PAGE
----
Previously on UD …
Last week I reported on a recent trip to Washington to talk to wonks and wonkettes about Code Halos and mentioned how the most intriguing question of the day was from someone who wondered aloud if personalization – facilitated and hyper-accelerated by Code Halos – would lead to a decline of diversity.
It’s a really good question. I think the answer is yes. With a twist …
In a world of Code Halos where we can know and be known in greater detail than ever before it will be easier for us to get just what we want. Tell Amazon that you like books about Churchill, movies starring Charles Grodin, Filson gear, and you’re going to have a field day with recommendations about William Manchester, Beethoven’s I, II, III, ad infinitum (when all you really wanted was to see something as great as Midnight Run!), and hunting shirts up the kazoo, for time immemorial.
That’s fab, right? Except Amazon aren’t going to recommend to you books about Bolton Wanderers Football Club, a documentary about Eames furniture, and the new “Black” Fed racquet from Wilson. All things that on another day, in a different mood, might be just as interesting.
Personalization takes us down roads that we’re already travelling on and stops us noticing all the other roads less travelled. In creating these increasingly personalized spaces we’re refining our exposure to, and interaction with, everything around us and are able to filter more and more things out.
Which as I say, is great, right?
I guess our Washington friend was pointing out though that in refining and tightening our aperture onto the world we’re both forgetting how this view was created in the first place and messing with the role happenstance, serendipity, chaos, and cock-up plays in the way our views develop and morph as we move through time and space.
How did I fall in love with the Manchester books? I stumbled across them one day in a bookshop. I don’t remember going into that store that day thinking I’d really like to buy a thousand page tome about the Last Lion. I guess I just thought as I saw it on the shelf that I should know more about the Greatest Englishman. Who knew I’d take it home, and find myself engrossed and excited and moved by a story of which I only really knew the bare bones?
I’d never heard of Charles Grodin when I saw Midnight Run – I guess I went to see it because of DeNiro. But he blew me away. Can’t remember how I came across Filson. Now I’m a big fan.
Happenstance, serendipity, chaos … maybe even cock-up (maybe I went into the book shop to get out of the rain when I’d missed my bus) all played huge roles in the pre-Code Halo Code Halo of Ben Pring.
The diversity of my interests and choices was somewhat self-directed but also somewhat unpredictable and random. Diversity was forced on me because – by not being able to choose, by being exposed to things I hadn’t chosen – I came into contact with things I didn’t know I would like, until I liked them. My personalization was (is) extremely open to disruption, interruption, challenge, change. With an open, curious, mind I was (am) able to be interested in all sorts of things I never realized I was interested in. I read a great article about the “mystery of spider silk” today. Who knew this morning I might be interested in that? I didn’t … and if I didn’t, how could Amazon know?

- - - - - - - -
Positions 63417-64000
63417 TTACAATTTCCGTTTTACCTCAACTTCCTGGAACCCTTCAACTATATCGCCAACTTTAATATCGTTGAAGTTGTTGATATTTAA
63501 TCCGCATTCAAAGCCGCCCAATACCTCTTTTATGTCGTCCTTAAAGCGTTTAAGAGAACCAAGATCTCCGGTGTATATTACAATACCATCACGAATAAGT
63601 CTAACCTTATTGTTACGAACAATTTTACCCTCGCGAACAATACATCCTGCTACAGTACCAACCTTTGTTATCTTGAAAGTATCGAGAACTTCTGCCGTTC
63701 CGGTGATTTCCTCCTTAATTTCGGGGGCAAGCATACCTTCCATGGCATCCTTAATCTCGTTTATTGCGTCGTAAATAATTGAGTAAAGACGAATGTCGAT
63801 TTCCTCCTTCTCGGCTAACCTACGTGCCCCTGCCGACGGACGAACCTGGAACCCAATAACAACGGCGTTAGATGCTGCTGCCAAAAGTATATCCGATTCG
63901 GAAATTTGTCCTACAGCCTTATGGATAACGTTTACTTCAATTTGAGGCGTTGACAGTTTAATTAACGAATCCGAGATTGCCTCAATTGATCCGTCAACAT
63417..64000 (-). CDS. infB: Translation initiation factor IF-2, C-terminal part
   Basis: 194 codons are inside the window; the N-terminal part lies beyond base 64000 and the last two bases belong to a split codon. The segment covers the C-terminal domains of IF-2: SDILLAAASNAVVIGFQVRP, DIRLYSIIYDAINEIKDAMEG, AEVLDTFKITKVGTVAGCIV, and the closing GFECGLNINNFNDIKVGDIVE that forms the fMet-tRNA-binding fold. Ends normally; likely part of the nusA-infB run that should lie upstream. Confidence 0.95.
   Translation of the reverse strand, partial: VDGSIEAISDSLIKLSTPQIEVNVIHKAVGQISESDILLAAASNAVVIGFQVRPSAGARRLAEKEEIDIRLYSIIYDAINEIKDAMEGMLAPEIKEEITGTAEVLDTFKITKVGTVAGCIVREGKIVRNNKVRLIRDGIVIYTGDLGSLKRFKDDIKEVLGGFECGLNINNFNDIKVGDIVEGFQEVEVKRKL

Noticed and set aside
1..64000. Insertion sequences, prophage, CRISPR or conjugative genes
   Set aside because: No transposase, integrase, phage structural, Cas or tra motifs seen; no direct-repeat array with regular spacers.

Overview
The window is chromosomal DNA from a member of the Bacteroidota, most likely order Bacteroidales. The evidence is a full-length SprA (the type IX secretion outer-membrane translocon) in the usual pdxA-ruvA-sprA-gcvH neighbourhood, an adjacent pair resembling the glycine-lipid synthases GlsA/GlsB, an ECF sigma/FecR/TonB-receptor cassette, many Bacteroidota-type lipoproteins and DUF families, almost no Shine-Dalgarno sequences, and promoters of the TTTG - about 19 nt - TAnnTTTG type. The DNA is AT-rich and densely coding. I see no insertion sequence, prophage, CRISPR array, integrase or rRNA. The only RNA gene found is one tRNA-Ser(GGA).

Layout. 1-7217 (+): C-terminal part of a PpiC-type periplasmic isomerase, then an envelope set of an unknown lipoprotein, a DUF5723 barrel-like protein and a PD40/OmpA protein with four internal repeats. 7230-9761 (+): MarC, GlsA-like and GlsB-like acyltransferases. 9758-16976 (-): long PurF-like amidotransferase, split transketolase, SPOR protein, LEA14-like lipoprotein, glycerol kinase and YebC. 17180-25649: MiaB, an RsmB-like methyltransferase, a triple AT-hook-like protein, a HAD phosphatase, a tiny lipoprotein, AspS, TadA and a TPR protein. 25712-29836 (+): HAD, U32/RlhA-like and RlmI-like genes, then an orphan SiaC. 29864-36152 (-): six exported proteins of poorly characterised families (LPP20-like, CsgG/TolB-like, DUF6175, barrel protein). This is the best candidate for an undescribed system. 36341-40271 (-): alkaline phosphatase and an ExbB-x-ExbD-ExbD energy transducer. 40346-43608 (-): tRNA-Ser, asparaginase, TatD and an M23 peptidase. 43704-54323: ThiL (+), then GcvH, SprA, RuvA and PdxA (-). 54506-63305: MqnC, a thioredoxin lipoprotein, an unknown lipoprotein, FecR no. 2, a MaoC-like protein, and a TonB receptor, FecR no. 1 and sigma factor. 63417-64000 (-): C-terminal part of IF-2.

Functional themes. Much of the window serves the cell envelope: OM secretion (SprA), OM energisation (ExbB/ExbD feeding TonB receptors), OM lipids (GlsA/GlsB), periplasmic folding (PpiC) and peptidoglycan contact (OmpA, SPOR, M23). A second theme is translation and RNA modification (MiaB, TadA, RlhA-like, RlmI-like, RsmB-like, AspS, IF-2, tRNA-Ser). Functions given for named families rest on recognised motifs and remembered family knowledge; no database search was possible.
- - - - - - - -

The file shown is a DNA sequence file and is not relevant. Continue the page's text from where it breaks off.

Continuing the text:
To net this out then, yes, personalization – which I’d still contend is a wonderful thing – does have its downsides. If we (as individuals, as corporations) only do what we’ve always done, always like what we’ve always liked, only hire types of people that we’ve always hired (or very slight variations), then, yes, the downside of personalization will steadily refine us into a narrower and narrower aperture on the word … a sort of gated community or walled garden.
What do we need to do then to stop this happening? Confuse the algorithm! If Amazon’s recommendations are all thrillers because you bought a James Patterson novel while your flight was delayed, buy something by Oliver Sacks … or write a positive comment about Martha Stewart … or search for something on the history of Islam. Try and get some steam to come out of Siri’s ears. Try and throw HAL for a loop.
Personalization is an incredibly powerful tool which is creating incredible value for us as individuals and for the companies using these approaches to serve us. But we mustn’t forget that personalization is simply a tool; a tool that we must continue to control and not allow to control us.
Birds (Tweets?) of a feather versus Vive La Difference? I guess I’m with Groucho Marx … I wouldn’t want to belong to a club that would have me as member. So I’ll continue to appreciate the recommendations about Elvis Costello, Ian McEwan, and quirky old people climbing out windows (know what I’m talking about?) all the while I’m (me, not the algorithm) looking for things (Shovels and Rope? Very cool. The Son by Philipp Meyer? Fantastic!) that I don’t know I’m looking for.
That’s a “smart hands” and “smart robot” play. That’s a future that works.